3. Are you familiar with the concept of Singularity? Do you think that one day artificial intelligence will match and then surpass human intelligence levels?












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HBO Writing Program


If you’re looking to make the transition from amateur scribbler to enormously successful screenwriter in a single bound, HBO might be able to help out. The always-innovative network announced last week that it would begin accepting applications for its brand new fellowship program as of March 4. Those accepted will attend one week of master classes in Santa Monica, and then begin an eight-month partnership with an HBO development exec through which they will learn about script development. The program culminates with a reception and reading where fellows will meet members of the entertainment industry. Why are you still reading this? Get to work on that application!







Chappie


Neil Blomkamp’s new film Chappie will be released in theaters this week. If you’re like us, you’re probably already salivating over Blomkamp’s upcoming Alien project, but Chappie, which looks very good in its own right, should at least give us all something to nibble on while we wait. Check back soon for our article profiling Blomkamp’s career up to this point, as well as a look at his upcoming projects.







Ceres Lights


There are some strange lights coming from a dwarf planet called Ceres in the asteroid belt between Mars and Jupiter, NASA scientists discovered last week. NASA’s Dawn spacecraft relayed an image of the planet’s surface with what appear to be two large, bright spots, one slightly dimmer than the other. While some scientists are speculating that volcanic activity beneath the planet’s surface could have caused the spots to form, we may not know until the Dawn enters into orbit around Ceres to take clearer photos. In the meantime, we’re secretly hoping it’s aliens.







Suicide Squad Update


Director David Ayer, who is at the helm of the upcoming film Suicide Squad, gave some details about the film away on Twitter over the weekend. Namely, when asked to describe The Joker, being played by Jared Leto, in one word, Ayer replied “Majestic.” What word comes to your mind when you think about Joker? We’re very intrigued by Ayer’s answer, in any case.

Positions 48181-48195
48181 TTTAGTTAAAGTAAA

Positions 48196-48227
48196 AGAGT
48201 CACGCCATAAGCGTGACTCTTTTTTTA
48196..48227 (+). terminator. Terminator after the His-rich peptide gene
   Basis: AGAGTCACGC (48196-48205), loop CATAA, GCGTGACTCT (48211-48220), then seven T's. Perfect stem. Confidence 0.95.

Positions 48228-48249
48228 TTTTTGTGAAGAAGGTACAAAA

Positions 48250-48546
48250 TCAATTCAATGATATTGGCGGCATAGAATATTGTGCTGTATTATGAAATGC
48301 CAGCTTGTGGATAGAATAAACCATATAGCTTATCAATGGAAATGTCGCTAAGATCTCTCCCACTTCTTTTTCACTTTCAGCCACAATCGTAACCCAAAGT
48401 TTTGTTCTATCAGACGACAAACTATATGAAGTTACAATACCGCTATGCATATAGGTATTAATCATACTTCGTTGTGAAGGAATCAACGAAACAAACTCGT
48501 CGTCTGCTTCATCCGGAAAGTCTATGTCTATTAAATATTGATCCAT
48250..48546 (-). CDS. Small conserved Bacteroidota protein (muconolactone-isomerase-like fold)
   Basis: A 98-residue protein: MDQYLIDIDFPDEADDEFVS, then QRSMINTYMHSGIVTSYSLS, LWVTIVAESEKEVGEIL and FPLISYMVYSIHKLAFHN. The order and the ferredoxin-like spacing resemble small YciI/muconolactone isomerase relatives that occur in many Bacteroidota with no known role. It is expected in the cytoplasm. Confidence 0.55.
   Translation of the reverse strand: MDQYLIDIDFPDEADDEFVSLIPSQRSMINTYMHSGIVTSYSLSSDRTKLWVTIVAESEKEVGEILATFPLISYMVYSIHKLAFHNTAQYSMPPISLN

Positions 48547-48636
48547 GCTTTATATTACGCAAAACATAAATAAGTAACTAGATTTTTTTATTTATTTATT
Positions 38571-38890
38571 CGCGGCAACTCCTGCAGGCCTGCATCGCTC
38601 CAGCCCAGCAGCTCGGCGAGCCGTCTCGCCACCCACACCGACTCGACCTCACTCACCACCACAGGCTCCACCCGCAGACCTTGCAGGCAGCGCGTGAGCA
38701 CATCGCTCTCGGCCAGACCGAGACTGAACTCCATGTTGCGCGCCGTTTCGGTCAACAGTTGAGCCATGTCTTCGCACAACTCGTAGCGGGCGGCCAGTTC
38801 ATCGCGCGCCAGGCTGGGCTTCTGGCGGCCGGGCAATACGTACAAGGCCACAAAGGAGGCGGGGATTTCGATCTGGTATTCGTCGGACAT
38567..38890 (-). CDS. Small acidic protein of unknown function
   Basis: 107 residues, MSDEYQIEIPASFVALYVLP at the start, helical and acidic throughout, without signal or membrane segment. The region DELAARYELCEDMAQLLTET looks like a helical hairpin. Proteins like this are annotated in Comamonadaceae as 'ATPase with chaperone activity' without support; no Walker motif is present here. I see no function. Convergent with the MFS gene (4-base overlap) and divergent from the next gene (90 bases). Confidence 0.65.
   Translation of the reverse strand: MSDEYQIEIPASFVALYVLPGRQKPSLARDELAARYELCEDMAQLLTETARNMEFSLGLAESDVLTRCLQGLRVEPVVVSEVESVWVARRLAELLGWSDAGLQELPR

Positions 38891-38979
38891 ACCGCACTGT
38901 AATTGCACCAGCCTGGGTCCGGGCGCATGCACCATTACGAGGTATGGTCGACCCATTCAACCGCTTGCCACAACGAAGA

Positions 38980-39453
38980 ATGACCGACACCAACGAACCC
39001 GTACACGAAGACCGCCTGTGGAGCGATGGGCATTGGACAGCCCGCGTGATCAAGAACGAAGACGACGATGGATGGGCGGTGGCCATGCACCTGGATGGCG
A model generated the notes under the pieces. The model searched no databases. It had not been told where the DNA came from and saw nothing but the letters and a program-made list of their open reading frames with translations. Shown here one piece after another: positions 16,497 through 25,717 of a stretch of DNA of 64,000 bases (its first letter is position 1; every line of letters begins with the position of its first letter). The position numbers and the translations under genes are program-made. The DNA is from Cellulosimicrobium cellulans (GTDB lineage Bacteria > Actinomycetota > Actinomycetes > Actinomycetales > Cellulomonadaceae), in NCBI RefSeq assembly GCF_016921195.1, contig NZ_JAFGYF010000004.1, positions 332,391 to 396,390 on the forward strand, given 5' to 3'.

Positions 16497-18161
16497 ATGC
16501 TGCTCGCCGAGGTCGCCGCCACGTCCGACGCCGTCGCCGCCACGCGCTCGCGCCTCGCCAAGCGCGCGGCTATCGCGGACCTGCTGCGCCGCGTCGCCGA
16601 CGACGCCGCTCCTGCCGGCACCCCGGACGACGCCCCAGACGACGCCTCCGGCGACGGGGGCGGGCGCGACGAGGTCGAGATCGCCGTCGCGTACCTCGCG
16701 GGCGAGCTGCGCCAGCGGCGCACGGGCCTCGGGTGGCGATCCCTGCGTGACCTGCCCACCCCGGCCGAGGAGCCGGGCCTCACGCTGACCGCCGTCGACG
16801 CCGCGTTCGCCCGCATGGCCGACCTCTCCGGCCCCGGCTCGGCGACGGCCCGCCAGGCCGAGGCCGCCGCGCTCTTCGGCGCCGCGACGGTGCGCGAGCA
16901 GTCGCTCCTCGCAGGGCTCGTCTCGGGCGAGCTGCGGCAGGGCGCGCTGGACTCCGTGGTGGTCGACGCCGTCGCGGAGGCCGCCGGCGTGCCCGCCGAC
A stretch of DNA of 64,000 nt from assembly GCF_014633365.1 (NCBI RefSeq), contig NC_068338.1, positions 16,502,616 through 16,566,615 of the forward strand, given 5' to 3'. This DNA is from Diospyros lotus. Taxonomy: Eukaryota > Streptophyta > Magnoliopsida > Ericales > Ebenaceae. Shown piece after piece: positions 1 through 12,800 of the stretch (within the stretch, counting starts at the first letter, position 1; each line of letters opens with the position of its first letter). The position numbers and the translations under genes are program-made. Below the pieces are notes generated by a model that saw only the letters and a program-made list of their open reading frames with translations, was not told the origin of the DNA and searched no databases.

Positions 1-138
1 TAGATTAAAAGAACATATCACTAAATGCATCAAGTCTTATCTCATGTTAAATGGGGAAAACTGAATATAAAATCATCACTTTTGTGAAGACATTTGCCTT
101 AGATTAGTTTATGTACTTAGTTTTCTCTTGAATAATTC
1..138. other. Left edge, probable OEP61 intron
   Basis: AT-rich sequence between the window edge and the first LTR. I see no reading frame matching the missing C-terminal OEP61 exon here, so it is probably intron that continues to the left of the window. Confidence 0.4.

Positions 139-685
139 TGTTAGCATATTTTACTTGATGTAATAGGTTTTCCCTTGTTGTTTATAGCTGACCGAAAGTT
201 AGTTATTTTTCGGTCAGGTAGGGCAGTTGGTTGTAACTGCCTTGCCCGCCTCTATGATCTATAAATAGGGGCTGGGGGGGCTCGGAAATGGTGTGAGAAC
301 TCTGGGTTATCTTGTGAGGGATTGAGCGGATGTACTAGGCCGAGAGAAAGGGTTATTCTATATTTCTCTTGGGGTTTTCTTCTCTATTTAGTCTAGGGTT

by popsci


Valve


Valve and HTC are coming together to create a virtual reality headset, which will release during this year’s holiday season. The VR headset, which is threatening to be the first to get a mass-market release, will be capable of motion tracking and presumably feature some of Valve’s premier content (fingers crossed for Half-Life).







New Museum


New York’s New Museum opened its 2015 Triennial, which is titled “Surround Audience” last week. Among the exhibition’s offerings are some Teletubbies in full SWAT gear, sort of an alternate-reality interpretation of Zucotti Park, as well as many other striking and provocative installations. If you’re in New York in the next several months, we recommend stopping by.








Account Deletion Rumor


Just so we’re clear, we won’t be deleting accounts on May 21. Not this year, not last year, not next year. You can help us put this rumor to bed and cease any unwarranted panic by sharing this post!







Cover Art Needed


Brian Quentin Webb (bQw) is looking for cover art for his long-form sci-fi project. Brian is an elementary school teacher in Taiwan, and you can read his call for submissions here.







Gamer For Life


A fan art tribute book which honors the life of game developer Kevin Kenai Griffith is being published through Indiegogo, and includes fan art from several deviants. Griffith passed away last fall after he was diagnosed with an extremely rare form of cancer. Proceeds from the project will go toward two non-profits, CureASPS and Game Changer, the former group researches the form of cancer that Griffith had, while Game Changer donates games and funds for medical treatment to children with cancer.







Photography Debate


An ongoing debate is taking place at CRPhotography that relates to lens focus. Specifically, whether it’s better to use auto-focus, or to focus the lens manually. if you have strong opinions on the topic or just want to learn more about it, head over and jump in.